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The Bhopal Disaster

 

In the early morning of December 3, 1984 a Union Carbide pesticide producing plant leaked a highly toxic cloud of methyl isocyanate onto the densely populated region of Bhopal, central India. Of the 800,000 people living in Bhopal at the time, 2,000 died immediately, 300,000 were injured and as many as 8,000 have died since. The leak was caused by a series of mechanical and human errors. A portion of the safety equipment at the plant had been nonoperational for four months and the rest failed. When the plant finally sounded an alarm--an hour after the toxic cloud had escaped--much of the harm had already been done.

The city health officials had not been informed of the toxicity of the chemicals used at the Union Carbide factory. There were no emergency plans or procedures in place and no knowledge of how to deal with the poisonous cloud.

A series of studies made five years later showed that many of the survivors were still suffering from one or several of the following ailments: partial or complete blindness, gastrointestinal disorders, impaired immune systems, post traumatic stress disorders, and menstrual problems in women. A rise in spontaneous abortions, stillbirths, and offsprings with genetic defects was also noted.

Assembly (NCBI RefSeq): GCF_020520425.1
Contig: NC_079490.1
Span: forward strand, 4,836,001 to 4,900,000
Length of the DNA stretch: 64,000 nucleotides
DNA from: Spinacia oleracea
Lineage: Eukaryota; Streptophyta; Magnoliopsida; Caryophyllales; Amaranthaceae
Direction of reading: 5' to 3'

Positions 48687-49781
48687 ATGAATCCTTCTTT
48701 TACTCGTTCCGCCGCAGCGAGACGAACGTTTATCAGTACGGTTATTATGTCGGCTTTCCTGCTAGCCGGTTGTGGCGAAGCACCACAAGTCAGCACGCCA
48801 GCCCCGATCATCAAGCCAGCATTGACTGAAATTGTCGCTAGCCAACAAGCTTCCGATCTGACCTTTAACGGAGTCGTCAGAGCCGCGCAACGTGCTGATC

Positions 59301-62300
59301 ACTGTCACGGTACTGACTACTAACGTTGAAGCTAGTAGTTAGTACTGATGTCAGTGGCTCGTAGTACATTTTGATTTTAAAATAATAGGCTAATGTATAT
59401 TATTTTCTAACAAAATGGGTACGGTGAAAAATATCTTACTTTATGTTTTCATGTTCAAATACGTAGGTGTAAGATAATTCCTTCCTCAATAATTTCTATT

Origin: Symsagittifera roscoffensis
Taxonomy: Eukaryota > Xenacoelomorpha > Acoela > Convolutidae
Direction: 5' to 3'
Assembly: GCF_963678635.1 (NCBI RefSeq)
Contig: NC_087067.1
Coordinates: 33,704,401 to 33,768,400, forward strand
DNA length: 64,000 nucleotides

Although Union Carbide denied liability, in 1989 the Indian Supreme court agreed to a settlement payment of $470 million by Union Carbide to the survivors of the disaster. One of the world's worst industrial accidents, the Bhopal tragedy clearly demonstrates the inequalities between human rights and safety in developed and underdeveloped countries. In response to that, the Chemical Manufacturing Association has created the Responsible Care Program that is now being implemented worldwide. The Program's aim is to improve community awareness, emergency response and employee health and safety.